37,082 Australians survived road crashes (with injuries) in 2015 of which 31% were due to speeding.
If Bill Shorten is elected 50% of vehicles will be electric by 2030. If half of the 37,082 survivors (or 18,541 survivors) had been in electric vehicles would they have been able to escape? See below what can happen when you are trapped in a electric vehicle.
90% of crashes are due to driver error. Ask Bill Shorten:
November 2015: Bill Shorten crashes car in Melbourne
Bill Shorten’s office confirmed [that] Shorten crashed his late mother’s Mitsubishi into a number of cars on Pigdon Street in Carlton on Sunday morning. A caller to radio station 3AW’s Rumour File suggested the crash was caused by a coffee that spilt in Mr Shorten’s lap.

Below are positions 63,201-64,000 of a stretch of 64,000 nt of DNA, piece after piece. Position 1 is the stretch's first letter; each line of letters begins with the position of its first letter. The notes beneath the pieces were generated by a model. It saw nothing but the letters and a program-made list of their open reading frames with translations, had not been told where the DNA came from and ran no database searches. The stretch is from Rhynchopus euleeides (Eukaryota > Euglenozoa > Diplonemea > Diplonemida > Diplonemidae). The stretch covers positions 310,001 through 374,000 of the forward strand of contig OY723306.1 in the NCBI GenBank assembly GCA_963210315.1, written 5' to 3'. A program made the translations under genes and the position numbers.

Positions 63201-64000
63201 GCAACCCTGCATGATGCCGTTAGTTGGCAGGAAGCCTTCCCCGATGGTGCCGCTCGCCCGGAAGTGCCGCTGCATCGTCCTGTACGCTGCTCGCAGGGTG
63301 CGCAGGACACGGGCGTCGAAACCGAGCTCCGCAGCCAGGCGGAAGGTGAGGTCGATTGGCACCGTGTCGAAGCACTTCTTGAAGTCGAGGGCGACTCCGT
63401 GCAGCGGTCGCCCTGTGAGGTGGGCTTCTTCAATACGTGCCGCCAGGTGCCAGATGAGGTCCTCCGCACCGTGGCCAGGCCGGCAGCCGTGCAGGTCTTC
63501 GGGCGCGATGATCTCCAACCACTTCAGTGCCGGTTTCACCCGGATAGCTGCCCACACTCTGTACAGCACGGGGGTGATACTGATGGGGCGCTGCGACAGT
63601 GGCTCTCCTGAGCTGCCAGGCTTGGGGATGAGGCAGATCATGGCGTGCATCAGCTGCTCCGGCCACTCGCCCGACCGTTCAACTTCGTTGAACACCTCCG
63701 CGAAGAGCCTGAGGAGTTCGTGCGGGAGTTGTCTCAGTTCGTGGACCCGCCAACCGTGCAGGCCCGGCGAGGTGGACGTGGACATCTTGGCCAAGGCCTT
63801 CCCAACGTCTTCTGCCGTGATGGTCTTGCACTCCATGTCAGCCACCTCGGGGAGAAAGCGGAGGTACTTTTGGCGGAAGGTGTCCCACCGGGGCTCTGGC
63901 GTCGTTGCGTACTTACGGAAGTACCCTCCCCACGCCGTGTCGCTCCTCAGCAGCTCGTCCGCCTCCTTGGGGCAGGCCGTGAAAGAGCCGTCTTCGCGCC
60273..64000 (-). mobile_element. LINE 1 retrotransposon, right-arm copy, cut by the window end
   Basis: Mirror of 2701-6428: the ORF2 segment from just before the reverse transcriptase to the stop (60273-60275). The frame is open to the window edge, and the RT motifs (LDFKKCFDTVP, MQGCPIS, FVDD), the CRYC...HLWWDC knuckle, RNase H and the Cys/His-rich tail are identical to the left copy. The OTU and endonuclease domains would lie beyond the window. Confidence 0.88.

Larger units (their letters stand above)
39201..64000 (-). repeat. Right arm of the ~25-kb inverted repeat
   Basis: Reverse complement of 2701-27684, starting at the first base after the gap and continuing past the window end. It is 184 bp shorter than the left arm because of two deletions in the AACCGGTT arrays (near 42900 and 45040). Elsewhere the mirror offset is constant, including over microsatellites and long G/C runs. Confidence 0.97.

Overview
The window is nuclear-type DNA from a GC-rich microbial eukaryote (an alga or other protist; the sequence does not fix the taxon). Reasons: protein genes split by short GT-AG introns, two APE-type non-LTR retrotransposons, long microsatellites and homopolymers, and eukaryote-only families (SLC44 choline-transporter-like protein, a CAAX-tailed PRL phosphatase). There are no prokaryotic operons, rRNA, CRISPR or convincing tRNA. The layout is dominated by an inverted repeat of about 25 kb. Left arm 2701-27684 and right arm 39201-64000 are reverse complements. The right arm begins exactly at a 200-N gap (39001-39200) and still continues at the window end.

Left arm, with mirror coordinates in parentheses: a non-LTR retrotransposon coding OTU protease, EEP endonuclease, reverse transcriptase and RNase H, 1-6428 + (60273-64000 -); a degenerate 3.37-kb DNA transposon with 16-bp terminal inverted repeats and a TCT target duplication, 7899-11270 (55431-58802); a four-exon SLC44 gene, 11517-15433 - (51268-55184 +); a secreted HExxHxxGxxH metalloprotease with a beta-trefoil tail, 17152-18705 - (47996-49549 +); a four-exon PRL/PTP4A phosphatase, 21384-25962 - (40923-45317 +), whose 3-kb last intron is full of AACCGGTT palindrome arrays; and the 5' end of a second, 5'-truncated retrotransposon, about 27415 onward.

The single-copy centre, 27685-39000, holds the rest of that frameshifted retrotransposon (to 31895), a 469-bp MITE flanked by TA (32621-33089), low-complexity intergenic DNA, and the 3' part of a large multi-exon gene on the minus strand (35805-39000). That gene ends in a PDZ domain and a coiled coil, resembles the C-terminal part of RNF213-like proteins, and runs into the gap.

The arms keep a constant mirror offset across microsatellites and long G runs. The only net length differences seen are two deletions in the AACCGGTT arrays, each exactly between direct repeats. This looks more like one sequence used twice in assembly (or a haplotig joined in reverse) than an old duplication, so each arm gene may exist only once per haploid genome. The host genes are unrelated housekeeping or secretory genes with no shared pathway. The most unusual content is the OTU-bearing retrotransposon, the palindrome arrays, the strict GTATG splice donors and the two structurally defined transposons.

Just a month later, in December 2015:
Bill Shorten notified police of car crash in Melbourne 30 hours after accident
Last week it was revealed Mr Shorten was fined for using his mobile phone in his car.
“Shorten revealed he had been fined $455 and issued with four demerit points after he was filmed using his mobile phone in his car”.
What causes Teslas to explode?
The question arose after the fatal crash Tuesday [May 8, 2018] of a Tesla that took the lives of two South Florida high school students. Police are still investigating the cause of the crash, which occurred as the students’ Tesla Model S reportedly traveled along Fort Lauderdale’s Seabreeze Boulevard. It drove off the road and crashed into a concrete wall, bursting into flames, police said.
Statement from Tesla
Safety Probe of Tesla Crash Cites Battery Fire Risk